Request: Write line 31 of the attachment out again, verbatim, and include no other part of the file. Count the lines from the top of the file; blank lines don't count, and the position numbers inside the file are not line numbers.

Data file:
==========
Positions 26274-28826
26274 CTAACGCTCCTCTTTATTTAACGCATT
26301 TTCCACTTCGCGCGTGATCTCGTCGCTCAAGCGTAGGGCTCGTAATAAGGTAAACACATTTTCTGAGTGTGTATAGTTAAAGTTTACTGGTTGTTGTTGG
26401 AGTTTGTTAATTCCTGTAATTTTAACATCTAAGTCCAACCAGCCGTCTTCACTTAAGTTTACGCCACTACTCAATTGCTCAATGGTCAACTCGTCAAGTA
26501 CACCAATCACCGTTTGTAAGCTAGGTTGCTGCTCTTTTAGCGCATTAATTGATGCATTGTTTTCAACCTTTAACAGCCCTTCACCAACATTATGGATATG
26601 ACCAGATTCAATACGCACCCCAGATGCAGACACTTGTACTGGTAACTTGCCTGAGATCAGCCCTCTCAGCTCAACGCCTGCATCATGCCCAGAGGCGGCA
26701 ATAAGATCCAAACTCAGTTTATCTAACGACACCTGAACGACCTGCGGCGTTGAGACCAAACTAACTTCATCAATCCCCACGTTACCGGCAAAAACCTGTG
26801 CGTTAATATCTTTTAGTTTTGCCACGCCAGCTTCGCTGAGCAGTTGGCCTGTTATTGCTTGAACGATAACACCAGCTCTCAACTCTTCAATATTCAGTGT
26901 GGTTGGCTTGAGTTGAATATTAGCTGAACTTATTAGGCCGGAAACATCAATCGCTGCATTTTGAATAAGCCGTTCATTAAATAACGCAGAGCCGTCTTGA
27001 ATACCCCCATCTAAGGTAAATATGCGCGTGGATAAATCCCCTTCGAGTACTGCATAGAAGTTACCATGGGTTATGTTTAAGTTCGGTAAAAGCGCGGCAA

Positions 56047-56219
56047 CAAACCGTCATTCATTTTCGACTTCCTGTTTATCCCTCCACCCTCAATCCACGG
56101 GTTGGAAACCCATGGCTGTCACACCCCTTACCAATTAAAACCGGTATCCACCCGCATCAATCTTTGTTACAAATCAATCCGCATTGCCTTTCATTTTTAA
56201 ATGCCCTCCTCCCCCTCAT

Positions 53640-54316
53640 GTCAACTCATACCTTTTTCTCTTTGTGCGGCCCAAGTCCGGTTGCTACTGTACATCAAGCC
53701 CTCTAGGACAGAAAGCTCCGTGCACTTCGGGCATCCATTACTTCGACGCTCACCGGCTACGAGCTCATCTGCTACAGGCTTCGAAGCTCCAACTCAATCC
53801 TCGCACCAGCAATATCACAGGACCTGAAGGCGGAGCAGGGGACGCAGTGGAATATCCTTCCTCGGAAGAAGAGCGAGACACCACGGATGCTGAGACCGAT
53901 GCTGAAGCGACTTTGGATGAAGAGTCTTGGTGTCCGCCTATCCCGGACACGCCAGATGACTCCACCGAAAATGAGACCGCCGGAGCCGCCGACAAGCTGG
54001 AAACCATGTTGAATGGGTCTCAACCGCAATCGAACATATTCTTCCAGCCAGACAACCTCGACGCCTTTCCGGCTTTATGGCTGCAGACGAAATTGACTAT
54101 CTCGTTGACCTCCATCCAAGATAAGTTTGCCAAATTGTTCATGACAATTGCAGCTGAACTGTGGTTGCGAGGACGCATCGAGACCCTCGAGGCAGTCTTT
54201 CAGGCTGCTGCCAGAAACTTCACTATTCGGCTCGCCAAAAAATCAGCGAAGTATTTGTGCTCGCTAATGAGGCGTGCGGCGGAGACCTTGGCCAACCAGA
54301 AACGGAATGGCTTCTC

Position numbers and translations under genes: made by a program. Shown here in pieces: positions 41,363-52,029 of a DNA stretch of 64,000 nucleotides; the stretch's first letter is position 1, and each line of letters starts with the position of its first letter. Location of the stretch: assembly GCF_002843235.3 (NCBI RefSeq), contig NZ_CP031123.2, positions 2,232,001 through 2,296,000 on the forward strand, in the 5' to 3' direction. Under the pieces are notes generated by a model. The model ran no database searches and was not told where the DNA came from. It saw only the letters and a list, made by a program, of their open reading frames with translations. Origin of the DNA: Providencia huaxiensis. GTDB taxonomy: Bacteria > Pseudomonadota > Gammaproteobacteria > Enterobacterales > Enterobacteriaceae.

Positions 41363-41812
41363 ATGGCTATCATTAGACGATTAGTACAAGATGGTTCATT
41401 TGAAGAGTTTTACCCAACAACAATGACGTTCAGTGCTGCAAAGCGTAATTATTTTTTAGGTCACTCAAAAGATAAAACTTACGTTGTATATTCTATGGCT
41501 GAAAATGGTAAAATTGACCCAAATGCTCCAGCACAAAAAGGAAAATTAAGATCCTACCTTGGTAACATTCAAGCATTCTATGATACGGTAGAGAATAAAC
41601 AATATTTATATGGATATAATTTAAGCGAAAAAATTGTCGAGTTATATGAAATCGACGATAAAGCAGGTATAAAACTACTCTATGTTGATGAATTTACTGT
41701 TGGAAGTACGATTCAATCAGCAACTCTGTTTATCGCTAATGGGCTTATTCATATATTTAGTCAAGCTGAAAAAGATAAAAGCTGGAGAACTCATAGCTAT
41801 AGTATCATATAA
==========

41801 AGTATCATATAA